3. Severe Alzheimer’s Disease (Late Stage): Decreased response to the environment: decreased ability to communicate and may speak in small phrases, decreased awareness of experiences & surroundings. Dependence on caregiver: decreased physical functioning: walking, sitting & swallowing; increased vulnerability to infections, incontinence. Emaciation, indifference to food

Diagnosis[edit | edit source]

Currently, the diagnosis of AD relies primarily on signs and symptoms of mental decline. Routine laboratory tests show no specific abnormality. CT brain reveal cerebral atrophy and widened third ventricles, a nonspecific finding as these abnormalities are also present in other illnesses and people with normal age-related changes. [17]

Tests include:

  • Cerebrospinal fluid (CSF) analysis for low beta-amyloid 42 and elevated tau helps at the pre-clinical stage.
  • EEG shows a slowing with no focal features, again nonspecific.
  • neuropsychological testing. including a psychiatric evaluation (looking for mental health conditions).
  • MRI is the favoured modality as it shows great detail.
  • Molecular imaging with PET is gaining use in the diagnosis of Alzheimer disease. PET is a form of Nuclear Medicine imaging
  • Genetic Testing: Inheriting a single copy of the ApoE gene, encoding for apolipoprotein E, increases the chances of developing Alzheimer disease three times, whilst inheriting both copies increases one's risk eightfold.[5]

Screening[edit | edit source]

AD screening is an important issue with various studies indicating that the first detectable cognitive changes related to AD development 10 years prior to clinical diagnosis. A measurement of AD from its preclinical phase through its progression to mild dementia is needed for identification of AD early, with no reliable tool yet existing [7].

Objective tools have been validated in order to screen for AD such as the Mini-Cog, Mini-Mental State Exam (MMSE), Clock-Drawing, & Neurobehavioral Cognitive Status Exam.[18].

Systemic Involvement[edit | edit source]

The most noticeable symptoms initially are the cognitive and memory-related symptoms. However, AD can affect other parts of the body causing symptoms other than those affecting memory and cognition. Often abnormal motor signs can be apparent depending on the area of the brain affected by the disease. The presence of tremors can be associated with increased risk for cognitive decline, the presence of bradykinesia with increased risk for functional decline, and the presence of postural-gait impairments with increased risk of institutionalization and death. Additionally, patients may develop disorders of sleeping, eating, and sexual behaviour.[19]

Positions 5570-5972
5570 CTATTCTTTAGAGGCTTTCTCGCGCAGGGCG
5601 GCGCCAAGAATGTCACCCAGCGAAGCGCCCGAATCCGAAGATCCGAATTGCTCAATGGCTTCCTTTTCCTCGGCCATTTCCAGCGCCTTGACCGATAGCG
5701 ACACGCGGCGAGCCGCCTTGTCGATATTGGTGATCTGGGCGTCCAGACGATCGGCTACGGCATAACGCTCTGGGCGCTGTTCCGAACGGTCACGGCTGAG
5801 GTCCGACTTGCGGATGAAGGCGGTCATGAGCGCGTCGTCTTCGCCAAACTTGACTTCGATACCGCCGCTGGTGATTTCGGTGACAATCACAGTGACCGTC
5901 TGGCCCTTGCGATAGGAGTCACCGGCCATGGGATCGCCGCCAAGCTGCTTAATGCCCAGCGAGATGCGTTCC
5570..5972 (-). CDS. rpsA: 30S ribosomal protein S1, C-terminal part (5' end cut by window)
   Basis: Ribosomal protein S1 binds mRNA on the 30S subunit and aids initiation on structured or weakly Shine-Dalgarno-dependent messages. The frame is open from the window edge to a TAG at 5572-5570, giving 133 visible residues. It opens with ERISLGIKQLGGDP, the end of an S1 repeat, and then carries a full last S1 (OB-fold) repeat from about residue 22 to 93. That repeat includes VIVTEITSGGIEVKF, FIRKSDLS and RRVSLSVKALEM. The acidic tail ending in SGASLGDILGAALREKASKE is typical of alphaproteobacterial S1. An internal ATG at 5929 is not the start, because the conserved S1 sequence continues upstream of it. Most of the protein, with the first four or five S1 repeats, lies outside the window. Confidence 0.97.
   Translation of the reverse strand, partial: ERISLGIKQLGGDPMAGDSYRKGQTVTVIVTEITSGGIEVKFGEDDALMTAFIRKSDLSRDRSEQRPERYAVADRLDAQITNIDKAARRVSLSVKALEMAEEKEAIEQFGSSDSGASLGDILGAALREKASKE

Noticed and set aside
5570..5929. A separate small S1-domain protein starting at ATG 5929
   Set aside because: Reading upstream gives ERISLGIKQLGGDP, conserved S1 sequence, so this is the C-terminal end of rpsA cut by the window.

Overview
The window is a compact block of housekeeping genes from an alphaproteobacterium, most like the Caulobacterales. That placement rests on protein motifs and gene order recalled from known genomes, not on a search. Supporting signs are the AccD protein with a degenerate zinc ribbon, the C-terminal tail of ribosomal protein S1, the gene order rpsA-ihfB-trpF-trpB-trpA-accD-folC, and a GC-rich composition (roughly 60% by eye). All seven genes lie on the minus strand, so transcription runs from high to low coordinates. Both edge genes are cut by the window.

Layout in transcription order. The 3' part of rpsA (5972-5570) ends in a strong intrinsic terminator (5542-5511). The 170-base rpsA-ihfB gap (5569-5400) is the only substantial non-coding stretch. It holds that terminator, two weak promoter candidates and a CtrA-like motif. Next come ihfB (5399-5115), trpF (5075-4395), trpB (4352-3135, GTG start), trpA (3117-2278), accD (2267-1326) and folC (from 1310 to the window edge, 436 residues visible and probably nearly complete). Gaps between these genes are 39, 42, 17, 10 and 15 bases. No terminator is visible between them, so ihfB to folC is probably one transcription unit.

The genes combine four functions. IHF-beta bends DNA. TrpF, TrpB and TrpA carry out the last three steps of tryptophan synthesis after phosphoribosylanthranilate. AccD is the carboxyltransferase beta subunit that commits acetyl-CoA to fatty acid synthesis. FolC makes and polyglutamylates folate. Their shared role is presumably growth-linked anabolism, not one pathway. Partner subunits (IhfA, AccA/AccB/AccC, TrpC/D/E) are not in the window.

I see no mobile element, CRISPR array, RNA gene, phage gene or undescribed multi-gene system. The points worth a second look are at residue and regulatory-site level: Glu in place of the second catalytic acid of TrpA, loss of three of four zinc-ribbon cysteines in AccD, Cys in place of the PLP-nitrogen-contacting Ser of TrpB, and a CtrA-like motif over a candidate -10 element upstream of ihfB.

Medical Management[edit | edit source]

There is currently no cure for AD, so medical management is focused on maintaining the quality of life, maximizing function, enhancing cognition, fostering a safe environment and promoting self engagement[20]. Maximizing dementia functioning involves monitoring the patient's health and cognition, patient and family education, initiation of pharmacological and non-pharmacological treatments.

  • Cognitive symptom treatment
    • Although the disease progression cannot be altered, it may be slowed by the pharmacological medication listed above
  • Behavioral and psychological symptom treatment
    • Agitation, aggression, depression, and psychosis are the primary cause of assisted living or nursing home placement.
    • Assessment of behaviors occurring suddenly is important to increase patient comfort, security, and ease of mind.
  • Monitoring Alzheimer’s disease
    • Patients should return on a regular basis in order for the physician to monitor the course of Alzheimer’s disease (behavioral and cognitive changes).
    • Regular follow-up appointments allow for the adaptation of treatment styles to fit the needs of the patient.
    • Non medical/social Issues the patients need to address:
      • Need for ongoing support & information
      • A living will or power of attorney
      • Review of finances/planning for future and end of life care
  • Alternative Treatment
    • There are concerns regarding alternative treatments in addition to physician-prescribed medicine. If any concerns are        questions brought to attention, the physician should be notified.
    • Aerobic and strengthening exercise might slow cognitive impairment in dementia has gained widespread popularity. Many studies describe plausible mechanisms using mammalian models, but there are fewer studies using human participants.[21]
    • Some researchers consider exercise replacement for drugs to decrease the negative effect of dementia on cognitive function as memory, executive and physical function as strength, balance and endurance.[22]
    • Effect on dementia have conflicted one review observed exercise has a positive effect on physical status not cognitive, while another review concluded aerobic exercise affects physical and cognitive functions.[23].
    • Positive effects of exercise are increase of brain-derived neurotrophic factor (BDNF), insulin-like growth factor-type I (IGF-1), vascular endothelial growth factor (VEGF), and homocysteine [15–23] that is enhance memory and executive function.[23]
    • Music therapy treatment may enhance both psychological and physical by lowering stress levels, and reduction of plasma cortisol levels. some researcher measured salivary cortisol samples with moderate or severe dementia. limited number of studies explained effect of music therapy on dementia [24]
  • Importance of Caregiver
    • Many caregivers seek to meet the needs of the physician and the patient which increases rates of stress and depression. Physicians should continue to monitor the status of the caregivers watching out for burnout and providing them with resources as well.